AFL editor shows ascii codes instead of performing CTRL+S action

This is a strange behaviour I can't figure out.

Sometimes, the AFL code editor spits out ascii code like the one in the image rather than carrying out the action, eg this is a CTRL+S. I would then have to press the "Esc" key which seems to clear whatever it is that is doing it, then perform the CTRL action again.


It seems to happen randomly, so if I get it to a point where Ctrl+S saves the file, then just hold Ctrl+S down, after a random number of seconds ( under 10 for the 3 times that I've tried ), it will start spamming this code which I've found is <0x13> in another editor that reads ascii codes.


Confirmed that <0x13> is Ctrl+S in ascii. ASCII Table - ASCII character codes -

Ctrl S works correctly. It should be pressed only if there is an unsaved modification.

Hi @Tomasz,

I'm able to reproduce this occasionally. In the image below, you see that the Save button is enabled which means there has been changes to the formula.


If I use Ctrl+Z to undo or Ctrl+S to save, it prints the code rather than performing the undo or save action.

It's not a big issue but annoying especially when undo doesn't work.


I repeat - I checked it and Ctrl+S WORKS CORRECTLY. NO MATTER how I press Ctrl+S it NEVER produces any codes. So it is NOT AmiBroked doing that, but some third party that you installed on your computer. You might be using AutoHot key or similar programs that install global keyboard hooks or you have virus or something that interecepts normal keyboard operation.

Here are the steps that can be used to reproduce the issue @Tomasz @mordrax. Minimal software installed, new windows install; certainly no AutoHot key. Would be happy to demonstrate in a new VM as well if that would help.

  1. Start IBGateway
  2. Open AmiBroker using a database that will connect to IBGateway.
  3. Close IBGateway while AmiBroker is still open.
  4. Change the database source to '(local database)'. (File / Database settings... / Data source:)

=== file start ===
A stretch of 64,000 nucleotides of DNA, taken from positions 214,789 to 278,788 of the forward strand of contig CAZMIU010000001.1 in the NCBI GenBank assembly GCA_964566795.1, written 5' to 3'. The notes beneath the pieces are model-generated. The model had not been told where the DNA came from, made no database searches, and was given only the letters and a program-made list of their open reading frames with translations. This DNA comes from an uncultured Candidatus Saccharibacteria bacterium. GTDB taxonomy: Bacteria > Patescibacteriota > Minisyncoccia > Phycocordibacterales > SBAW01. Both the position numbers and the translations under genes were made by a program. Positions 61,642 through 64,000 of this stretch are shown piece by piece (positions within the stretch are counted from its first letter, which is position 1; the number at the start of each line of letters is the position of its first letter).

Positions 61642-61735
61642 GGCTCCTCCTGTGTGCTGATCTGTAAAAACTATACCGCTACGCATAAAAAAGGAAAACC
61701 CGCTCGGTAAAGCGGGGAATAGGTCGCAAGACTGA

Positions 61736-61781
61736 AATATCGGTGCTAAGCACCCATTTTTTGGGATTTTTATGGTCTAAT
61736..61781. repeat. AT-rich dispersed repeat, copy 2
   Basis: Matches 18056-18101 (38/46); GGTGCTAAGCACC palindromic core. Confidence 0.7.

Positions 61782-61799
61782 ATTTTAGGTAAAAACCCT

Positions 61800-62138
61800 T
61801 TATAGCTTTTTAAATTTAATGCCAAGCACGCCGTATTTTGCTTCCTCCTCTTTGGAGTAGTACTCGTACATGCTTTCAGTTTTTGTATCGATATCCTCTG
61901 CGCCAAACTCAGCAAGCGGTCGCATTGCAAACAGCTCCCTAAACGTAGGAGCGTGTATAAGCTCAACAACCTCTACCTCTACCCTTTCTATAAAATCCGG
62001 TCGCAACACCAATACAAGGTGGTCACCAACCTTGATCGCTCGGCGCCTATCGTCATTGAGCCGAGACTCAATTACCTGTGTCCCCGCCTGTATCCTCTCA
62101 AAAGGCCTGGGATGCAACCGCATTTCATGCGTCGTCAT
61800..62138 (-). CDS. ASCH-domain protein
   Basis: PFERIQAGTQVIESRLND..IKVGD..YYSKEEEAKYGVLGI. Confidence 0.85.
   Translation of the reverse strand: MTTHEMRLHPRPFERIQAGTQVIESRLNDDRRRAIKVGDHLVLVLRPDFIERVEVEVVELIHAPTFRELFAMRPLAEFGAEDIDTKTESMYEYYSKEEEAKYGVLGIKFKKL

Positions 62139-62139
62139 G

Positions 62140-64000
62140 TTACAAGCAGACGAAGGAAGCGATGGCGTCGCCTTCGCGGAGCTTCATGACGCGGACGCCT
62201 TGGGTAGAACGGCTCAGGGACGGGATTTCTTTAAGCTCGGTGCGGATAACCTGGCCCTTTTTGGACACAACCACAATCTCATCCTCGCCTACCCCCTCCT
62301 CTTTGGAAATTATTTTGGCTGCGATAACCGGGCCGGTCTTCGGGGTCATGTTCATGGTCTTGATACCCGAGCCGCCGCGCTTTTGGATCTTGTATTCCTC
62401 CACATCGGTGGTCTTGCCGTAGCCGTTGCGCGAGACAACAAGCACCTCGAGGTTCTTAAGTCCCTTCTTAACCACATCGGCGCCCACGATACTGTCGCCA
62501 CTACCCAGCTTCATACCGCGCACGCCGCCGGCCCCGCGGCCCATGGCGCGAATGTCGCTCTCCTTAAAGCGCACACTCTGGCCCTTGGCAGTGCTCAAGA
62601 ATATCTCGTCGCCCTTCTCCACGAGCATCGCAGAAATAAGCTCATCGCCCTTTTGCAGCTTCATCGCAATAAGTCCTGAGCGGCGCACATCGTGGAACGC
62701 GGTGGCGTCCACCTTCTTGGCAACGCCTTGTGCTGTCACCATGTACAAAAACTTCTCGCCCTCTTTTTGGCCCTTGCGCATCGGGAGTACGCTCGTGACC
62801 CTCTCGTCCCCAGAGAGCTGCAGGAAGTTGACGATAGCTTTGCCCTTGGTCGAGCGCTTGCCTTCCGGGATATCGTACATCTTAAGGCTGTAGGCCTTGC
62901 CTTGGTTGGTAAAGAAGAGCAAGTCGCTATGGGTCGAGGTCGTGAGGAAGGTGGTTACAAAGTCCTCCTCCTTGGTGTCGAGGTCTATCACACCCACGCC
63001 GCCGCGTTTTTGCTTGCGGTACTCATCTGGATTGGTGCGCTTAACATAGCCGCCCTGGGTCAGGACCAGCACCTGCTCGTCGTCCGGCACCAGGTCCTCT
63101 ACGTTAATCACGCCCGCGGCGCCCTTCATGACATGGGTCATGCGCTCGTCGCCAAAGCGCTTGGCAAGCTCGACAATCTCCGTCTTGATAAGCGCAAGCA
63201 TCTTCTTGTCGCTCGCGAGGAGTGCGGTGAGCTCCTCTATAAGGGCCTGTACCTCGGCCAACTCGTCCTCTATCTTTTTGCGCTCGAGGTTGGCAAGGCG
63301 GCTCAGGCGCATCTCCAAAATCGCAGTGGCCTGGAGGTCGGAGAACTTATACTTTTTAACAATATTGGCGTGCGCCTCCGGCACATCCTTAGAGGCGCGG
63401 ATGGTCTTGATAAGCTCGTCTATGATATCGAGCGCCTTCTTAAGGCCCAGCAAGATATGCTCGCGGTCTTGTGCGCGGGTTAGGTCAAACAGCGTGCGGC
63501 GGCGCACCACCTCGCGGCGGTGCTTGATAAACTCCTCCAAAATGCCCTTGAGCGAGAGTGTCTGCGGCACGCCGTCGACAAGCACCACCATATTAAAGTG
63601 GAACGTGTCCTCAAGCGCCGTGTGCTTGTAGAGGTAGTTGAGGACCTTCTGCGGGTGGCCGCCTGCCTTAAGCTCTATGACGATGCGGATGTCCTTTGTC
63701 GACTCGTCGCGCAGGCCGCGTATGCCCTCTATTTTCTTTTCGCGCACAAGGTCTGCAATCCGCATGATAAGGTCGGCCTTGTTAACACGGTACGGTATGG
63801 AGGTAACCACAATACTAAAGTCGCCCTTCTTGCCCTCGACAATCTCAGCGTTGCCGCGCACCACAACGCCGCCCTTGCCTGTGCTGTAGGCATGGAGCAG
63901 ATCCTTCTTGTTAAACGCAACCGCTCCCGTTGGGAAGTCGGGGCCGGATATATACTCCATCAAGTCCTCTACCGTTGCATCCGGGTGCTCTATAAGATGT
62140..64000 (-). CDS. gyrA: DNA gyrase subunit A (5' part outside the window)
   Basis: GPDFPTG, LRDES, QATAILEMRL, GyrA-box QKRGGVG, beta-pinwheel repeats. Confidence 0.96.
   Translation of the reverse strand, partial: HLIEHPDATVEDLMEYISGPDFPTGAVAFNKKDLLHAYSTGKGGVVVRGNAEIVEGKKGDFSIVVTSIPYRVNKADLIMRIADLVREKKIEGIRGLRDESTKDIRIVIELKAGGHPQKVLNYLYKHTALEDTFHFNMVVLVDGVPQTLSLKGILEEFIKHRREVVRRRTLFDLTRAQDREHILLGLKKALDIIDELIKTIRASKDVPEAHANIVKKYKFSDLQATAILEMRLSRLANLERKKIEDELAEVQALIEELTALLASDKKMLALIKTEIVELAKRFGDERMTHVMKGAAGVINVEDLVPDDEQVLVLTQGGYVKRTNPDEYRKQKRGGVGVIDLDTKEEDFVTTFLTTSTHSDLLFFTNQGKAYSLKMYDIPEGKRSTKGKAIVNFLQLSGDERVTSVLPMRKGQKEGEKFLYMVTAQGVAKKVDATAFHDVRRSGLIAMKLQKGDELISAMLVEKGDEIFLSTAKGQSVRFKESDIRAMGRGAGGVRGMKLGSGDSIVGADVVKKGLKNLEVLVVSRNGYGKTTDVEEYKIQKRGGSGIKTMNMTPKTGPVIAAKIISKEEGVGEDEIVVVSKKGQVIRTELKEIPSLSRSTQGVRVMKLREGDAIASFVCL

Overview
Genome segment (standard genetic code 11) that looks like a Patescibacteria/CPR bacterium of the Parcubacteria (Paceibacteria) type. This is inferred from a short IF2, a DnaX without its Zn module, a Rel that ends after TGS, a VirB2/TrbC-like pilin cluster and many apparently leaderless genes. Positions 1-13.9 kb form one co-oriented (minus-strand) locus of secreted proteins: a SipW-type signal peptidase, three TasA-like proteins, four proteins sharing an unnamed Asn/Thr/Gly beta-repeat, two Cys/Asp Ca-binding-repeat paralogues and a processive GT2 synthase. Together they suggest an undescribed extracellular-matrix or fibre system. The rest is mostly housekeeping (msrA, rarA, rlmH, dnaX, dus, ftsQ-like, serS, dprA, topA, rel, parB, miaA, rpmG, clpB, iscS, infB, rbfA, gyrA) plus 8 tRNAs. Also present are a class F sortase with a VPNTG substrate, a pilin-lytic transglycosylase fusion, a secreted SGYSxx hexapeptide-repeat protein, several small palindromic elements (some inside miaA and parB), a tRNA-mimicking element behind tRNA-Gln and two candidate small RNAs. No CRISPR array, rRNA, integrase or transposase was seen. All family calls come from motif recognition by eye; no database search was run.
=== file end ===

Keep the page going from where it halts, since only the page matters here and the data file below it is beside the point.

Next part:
5. Right click a chart that is open and select 'Edit formula...'.
  6. Try making edits while occasionally pressing 'Ctrl-S' to save your work.
  7. The 'DC3' code will appear sporadically when you press 'Ctrl-S'.
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If IBGateway is required to trigger the problem, then most possibly IBGatweway is the culprit. Try WITHOUT IBGateway.

Thanks for going to the effort of reproducing this @vmonkey , this was a showstopper for me at the time and I wanted to have realtime data feeds so stopping IBGateway isn't a great workaround.

I have since moved on from AFL editor to using Sublime text, VSCode, both of which works without the weird error and comes with modern code editor support for various quality of life features I've come to rely on so it's worked out well for me.

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I was not suggesting not using real-time feed. I was saying: try if the same happens WITHOUT IBGateway. The principle idea for finding issues is elimination of variables.
As I wrote I can press Ctrl+S millions of times and it never produces any visible codes in the editor.

FWIW, the ASCII char 19 (0x13 that is visualized in the Scintilla editor as DC3) original usage is explained here:

FWIW 2... DC3 appears also if you press the sequence <ctrl><shift>s (without the need to open the TWS Gateway)

Ctrl+Shift+S is NOT Ctrl+S. It is different key combination. Save accelerator key is Ctrl+S NOT anything else.